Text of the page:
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Pope, Church in Pakistan Condemn “Barbaric” Massacre of School Children

Journalists in Pakistan school after massacre of students


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Anto Akkara - published on 12/18/14

Taliban attack leaves 148 people, mostly students, dead.

New Delhi — Amid worldwide condemnation of the deadly Taliban attack on an army school in Pakistan, which left 148 students and others dead, Pope Francis has joined the mourners.

“May God welcome the dead into his peace, comfort the families and convert the hearts of the violent ones, who do not even stop before children,” Pope Francis during his Wednesday general audience at the Vatican today.

Condemning "inhuman terrorist acts," including in Yemen and Australia, the Holy Father exhorted pilgrims in St. Peter’s Square to join him in a moment of silent prayer for the victims.

As many as 132 students and nine staff members, including Tahira Qazi , the principal, were killed in the Army Public School and College, located in Peshawar, on Tuesday. Others died overnight. The attack was carried out by heavily armed Taliban insurgents who entered the facility posing as army officers. The school serves predominantly children of army personnel; it enrolled over 1,000 students.

Describing the attack as "barbaric," the Pakistan Catholic Bishops’ National Commission for Justice and Peace in a press statement today called it "one of the most horrific and inhumane acts."

“We grieve and stand with the families of the children affected and killed in this cowardly act,” it said.

“We plead to the governments, all political parties, religious leaders… and judiciary to set aside all their personal and political differences and join hands to end this menace of terrorism collectively,” Father Emmanuel Yousaf Mani, director of the National Commission for Justice and Peace, urged in the statement.

News reports said that armed rebels belonging to the Pakistani Taliban claimed responsibility for the attacks, saying it was "retaliation" for ongoing military operations against the insurgents in the tribal areas bordering Afghanistan.

According to the South Asia Terrorism Portal, nearly 13,000 lives have been lost in army operations from 2005 to February 2014 in Pakistan’s restive Khyber Pakhtunkhwa province, formerly known as North West Frontier Province, with Peshawar as its capital. These include over 4700 civilians, 1700 security forces and 6500 militants.

Reports say casualties have been much higher with the Pakistani security forces stepping up operations against the Taliban in 2014 in the porous border areas with Afghanistan, where the Taliban maintains power in remote hinterlands.

“The government both federal and provincial along with the intelligence agencies should take serious and effective measures to prevent such an atrocity,” pointed out the Catholic Commission.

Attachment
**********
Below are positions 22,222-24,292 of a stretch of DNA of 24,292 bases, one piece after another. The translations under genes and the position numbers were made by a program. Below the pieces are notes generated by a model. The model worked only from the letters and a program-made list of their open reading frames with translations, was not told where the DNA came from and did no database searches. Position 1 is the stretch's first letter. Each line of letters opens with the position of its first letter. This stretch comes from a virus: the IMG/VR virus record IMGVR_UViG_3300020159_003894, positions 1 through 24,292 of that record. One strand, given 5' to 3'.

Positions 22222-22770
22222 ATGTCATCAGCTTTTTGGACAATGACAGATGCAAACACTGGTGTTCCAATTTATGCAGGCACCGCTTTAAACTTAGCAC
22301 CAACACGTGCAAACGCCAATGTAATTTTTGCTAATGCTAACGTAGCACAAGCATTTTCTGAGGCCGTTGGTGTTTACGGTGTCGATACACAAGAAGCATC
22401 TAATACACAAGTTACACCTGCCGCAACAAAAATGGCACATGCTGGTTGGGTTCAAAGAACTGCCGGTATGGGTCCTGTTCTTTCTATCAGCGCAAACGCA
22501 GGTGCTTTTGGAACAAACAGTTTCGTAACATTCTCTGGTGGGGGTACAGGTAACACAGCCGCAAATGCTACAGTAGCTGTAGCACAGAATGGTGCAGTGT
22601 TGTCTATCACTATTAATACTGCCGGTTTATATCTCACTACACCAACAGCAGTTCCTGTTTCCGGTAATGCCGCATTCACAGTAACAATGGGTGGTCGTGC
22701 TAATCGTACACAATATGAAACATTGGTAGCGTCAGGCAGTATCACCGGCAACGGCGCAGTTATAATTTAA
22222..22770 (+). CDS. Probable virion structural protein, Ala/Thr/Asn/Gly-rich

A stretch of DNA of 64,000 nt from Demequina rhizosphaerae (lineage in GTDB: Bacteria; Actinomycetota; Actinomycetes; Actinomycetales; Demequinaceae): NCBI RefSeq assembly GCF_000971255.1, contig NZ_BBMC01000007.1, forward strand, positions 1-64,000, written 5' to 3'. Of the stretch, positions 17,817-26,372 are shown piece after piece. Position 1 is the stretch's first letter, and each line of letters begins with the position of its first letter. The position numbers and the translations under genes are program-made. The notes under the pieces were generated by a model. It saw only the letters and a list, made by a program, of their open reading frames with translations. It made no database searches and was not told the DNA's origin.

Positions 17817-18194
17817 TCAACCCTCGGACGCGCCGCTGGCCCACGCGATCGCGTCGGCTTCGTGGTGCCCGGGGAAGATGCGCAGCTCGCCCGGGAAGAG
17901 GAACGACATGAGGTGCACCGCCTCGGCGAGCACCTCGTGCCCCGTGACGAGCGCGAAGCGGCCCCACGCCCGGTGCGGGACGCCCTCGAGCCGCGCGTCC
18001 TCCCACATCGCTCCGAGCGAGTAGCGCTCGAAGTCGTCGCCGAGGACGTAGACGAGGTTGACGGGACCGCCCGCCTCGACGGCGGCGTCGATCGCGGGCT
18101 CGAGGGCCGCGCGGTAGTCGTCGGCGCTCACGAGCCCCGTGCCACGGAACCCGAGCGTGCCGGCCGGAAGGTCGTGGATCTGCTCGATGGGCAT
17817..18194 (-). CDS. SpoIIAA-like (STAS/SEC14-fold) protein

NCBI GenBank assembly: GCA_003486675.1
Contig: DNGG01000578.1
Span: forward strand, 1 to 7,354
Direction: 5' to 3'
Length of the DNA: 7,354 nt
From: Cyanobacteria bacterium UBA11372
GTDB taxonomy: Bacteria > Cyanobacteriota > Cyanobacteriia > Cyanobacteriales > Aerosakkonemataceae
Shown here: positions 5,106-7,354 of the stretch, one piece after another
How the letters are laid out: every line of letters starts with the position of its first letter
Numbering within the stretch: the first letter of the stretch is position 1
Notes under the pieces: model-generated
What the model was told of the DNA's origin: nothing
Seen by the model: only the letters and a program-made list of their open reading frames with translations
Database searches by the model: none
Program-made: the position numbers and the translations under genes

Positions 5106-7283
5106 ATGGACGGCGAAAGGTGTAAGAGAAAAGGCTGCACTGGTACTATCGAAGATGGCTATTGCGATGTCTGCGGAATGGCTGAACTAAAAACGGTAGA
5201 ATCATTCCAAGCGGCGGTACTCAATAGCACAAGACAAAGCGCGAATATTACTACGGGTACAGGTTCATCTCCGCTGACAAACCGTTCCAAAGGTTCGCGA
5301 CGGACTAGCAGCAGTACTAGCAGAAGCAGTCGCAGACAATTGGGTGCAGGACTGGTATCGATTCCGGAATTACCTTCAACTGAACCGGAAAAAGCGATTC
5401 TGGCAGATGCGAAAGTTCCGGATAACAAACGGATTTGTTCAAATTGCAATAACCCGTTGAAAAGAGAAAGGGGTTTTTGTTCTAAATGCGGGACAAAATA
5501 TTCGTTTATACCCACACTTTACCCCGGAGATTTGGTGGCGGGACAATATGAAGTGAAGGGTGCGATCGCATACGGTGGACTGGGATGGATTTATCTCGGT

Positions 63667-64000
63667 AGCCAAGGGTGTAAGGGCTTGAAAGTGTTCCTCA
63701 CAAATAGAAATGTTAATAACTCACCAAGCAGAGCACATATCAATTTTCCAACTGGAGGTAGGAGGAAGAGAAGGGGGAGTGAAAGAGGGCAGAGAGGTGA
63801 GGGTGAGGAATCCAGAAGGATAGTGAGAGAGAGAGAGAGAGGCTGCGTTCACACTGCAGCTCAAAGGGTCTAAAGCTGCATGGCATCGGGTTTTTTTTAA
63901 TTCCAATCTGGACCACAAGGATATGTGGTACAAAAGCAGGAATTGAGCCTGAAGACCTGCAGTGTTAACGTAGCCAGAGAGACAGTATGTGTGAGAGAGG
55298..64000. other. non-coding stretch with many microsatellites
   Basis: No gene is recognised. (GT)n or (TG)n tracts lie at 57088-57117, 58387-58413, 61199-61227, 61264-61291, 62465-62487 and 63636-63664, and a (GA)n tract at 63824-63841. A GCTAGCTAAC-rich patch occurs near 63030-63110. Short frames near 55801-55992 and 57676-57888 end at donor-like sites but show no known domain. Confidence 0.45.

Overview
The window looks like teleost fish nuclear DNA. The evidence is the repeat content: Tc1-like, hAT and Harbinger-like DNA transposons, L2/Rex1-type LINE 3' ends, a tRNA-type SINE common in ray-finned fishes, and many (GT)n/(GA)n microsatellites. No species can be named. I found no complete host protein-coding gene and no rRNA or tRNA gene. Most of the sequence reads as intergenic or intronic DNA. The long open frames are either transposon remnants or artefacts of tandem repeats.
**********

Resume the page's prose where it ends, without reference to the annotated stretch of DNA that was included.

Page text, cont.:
Condemning the "heinous attack," The Cecil and Iris Chaudhry foundation set up in memory of outspoken Christian leader Cecil Chaudhry lamented that the Peshawar school massacre calls to mind an attack on a Protestant church in September 2013.

“We are once again preparing for mass burial, this time of little children,” pointed out Michelle Chaudhry, the foundation president.

On 22 September 2013, a twin suicide bomb attack at All Saints Church in Peshawar killed 127 worshippers and left over 250 injured. It was the deadliest attack on the Christian minority in the history of Pakistan.

Despite international columnists linking the Peshawar school to the Nobel Peace Prize being conferred on Pakistani schoolgirl activist Malala Yousafzai on December 10, Taliban spokesman Muhammad Umar Khorasani claimed that it was a "revenge attack for the army offensive in North Waziristan."

Malala was shot in the head by a Taliban gunman in October 2012 for standing up for the education of girls in the troubled Khyber Pakhtunkhwa province where the Taliban opposes the education of women.

“I am heartbroken by this senseless and cold-blooded act of terror in Peshawar that is unfolding before us,” Malala said in a statement from England, where she is continuing her schooling. “Innocent children in their school have no place in horror such as this. I condemn these atrocious and cowardly acts and stand united with the government and armed forces of Pakistan whose efforts so far to address this horrific event are commendable."

Catholic schools in the troubled province too had to face an onslaught from Taliban insurgents while hundreds of Christians, Hindus and Sikhs had fled the region from 2009 after non-Muslims were forced to pay jizya, or religious tax, and those who refused were shot dead.

“Nothing, including religion, norms of armed conflict or even common decency, justifies such brutal targeting of children,” fumed the Human Rights Commission of Pakistan in its reaction to the carnage. "The killers and those who dispatched them to attack the school have respect neither for religious commandments nor notions of civilized or decent behavior. HRCP reiterates its firm belief that Taliban and Pakistan cannot coexist and anyone still harboring any notions to the contrary is naive beyond belief.”

The remark comes in the wake of Asim Bajwa, Pakistan Army spokesperson conceding that “it is highly possible that someone from inside might have tipped them off” to facilitate the school massacre.

Christians in PakistanIslamist Militants
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